Reagan famously warned, “Trust, but verify.” Whatever oversight there is, secretly betrays us while lying about it and democratic accountability is completely broken because verification was made impossible, so that routine abuse could expand.

These things are made secret, so that the rule of law and the American people’s will can be ignored – as the secret agreements make specific.

#7 Comment By SDS On September 12, 2013 @ 8:52 am

I expect we will learn about MUCH MORE of such rot; as yet unexposed….Thanks to MR. Snowden…
Stay tuned….

#8 Comment By Philip Giraldi On September 12, 2013 @ 9:06 am

I have been following the issue of Israeli spying on the US at TAC and elsewhere for some time, but, like Scott, I am truly shocked by this as it goes way beyond what should be legally and constitutionally acceptable in any democracy or republic. I suppose Obama’s inexperience can be blamed to some extent for this type of decision, but it is astonishing that someone who claims to be a constitutional lawyer should not only systematize spying on Americans but should share the results with a rogue foreign government that had repeatedly demonstrated its lack of concern for the liberties of foreigners. Don’t know if this story made today’s NYT but the Wash Post appears to have ignored it. Death lists, killing American citizens by drone, NSA spying, attacking countries without a declaration of war and now this. When will it all end?

#9 Comment By vato_loco_frisco On September 12, 2013 @ 9:38 am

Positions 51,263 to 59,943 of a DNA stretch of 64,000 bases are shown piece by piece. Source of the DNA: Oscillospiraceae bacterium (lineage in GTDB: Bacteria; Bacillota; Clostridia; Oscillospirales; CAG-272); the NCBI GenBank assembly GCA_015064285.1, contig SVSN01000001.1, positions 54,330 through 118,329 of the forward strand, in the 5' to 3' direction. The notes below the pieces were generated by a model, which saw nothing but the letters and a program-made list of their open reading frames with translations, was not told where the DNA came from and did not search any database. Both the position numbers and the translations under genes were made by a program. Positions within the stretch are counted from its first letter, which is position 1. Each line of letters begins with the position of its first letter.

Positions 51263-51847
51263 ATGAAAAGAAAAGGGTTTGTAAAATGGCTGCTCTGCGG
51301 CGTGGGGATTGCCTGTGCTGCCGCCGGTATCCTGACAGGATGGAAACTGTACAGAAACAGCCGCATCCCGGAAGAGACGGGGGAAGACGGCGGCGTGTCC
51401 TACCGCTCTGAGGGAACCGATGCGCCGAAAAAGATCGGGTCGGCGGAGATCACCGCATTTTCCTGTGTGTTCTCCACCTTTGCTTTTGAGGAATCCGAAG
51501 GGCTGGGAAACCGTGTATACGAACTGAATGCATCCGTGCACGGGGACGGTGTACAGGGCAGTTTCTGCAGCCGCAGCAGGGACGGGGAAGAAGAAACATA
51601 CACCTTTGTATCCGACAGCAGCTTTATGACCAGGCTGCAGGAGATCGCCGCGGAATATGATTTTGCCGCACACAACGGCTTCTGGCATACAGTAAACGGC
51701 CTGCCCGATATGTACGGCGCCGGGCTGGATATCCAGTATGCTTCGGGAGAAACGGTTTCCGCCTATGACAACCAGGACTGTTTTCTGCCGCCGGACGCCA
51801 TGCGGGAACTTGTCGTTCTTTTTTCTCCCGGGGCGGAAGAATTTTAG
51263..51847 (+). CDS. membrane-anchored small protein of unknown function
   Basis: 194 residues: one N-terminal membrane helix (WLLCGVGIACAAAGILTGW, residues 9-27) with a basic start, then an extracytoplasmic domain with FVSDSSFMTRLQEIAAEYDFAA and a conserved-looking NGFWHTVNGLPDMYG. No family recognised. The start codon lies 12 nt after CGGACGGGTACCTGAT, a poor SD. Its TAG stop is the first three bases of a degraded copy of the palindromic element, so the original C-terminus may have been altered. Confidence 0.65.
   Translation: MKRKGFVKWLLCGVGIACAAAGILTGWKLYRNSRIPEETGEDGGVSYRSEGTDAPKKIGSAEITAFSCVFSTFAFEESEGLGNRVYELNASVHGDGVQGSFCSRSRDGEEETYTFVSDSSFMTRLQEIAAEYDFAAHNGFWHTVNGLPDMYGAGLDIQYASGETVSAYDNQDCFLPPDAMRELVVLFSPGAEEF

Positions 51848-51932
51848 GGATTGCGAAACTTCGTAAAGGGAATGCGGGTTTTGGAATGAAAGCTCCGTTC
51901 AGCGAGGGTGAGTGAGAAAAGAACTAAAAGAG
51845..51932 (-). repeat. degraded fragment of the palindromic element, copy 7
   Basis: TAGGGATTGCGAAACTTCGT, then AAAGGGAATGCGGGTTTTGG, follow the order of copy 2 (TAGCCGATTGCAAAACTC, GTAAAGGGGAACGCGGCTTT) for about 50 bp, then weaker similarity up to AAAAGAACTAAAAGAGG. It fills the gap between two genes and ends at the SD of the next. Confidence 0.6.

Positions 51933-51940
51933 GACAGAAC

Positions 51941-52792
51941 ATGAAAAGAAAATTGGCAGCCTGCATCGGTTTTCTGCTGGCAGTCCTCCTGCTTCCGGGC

Spying for Israel? Why isn’t that surprising? I seem to recall that candidate Obama, after cinching the Democratic nomination, immediately paid a visit to AIPAC…

#10 Comment By johndorchester On September 12, 2013 @ 9:41 am

Not surprisingly the New York Times have not carried the story, at least not on its front pages. I suppose they don’t consider as important a story as the unseating of a few democrats in Colorado!!!

#11 Comment By Kurt Gayle On September 12, 2013 @ 10:36 am

These revelations explain further how a small foreign country sets U.S. Middle East policy and how the States-side lobby for that same small Middle East country runs the U.S. Congress (that’s right: “runs the U.S. Congress”!) when it comes to setting U.S. Middle East policy.

And yet, the implications of this revelation (yes, “it has gone THIS FAR!”) leaves me as astonished as Philip Giraldi, who writes:

“I have been following the issue of Israeli spying on the US at TAC and elsewhere for some time, but, like Scott, I am truly shocked by this as it goes way beyond what should be legally and constitutionally acceptable in any democracy or republic.”

How do the Israelis and their States-side lobby continue to get away with this?

When will the U.S. reclaim its foreign policy?

This is shameful beyond words!

#12 Comment By WorkingClass On September 12, 2013 @ 11:18 am

It’s ok to spy on Americans even though the constitution forbids it. But sharing this “intelligence” with Israel is outrageous. Well I agree with the second part anyway.

I would suggest that your trust has been misplaced Scott. Welcome to reality. Thank you Mr. Snowden.

#13 Comment By Justin St. Giles Payne On September 12, 2013 @ 11:23 am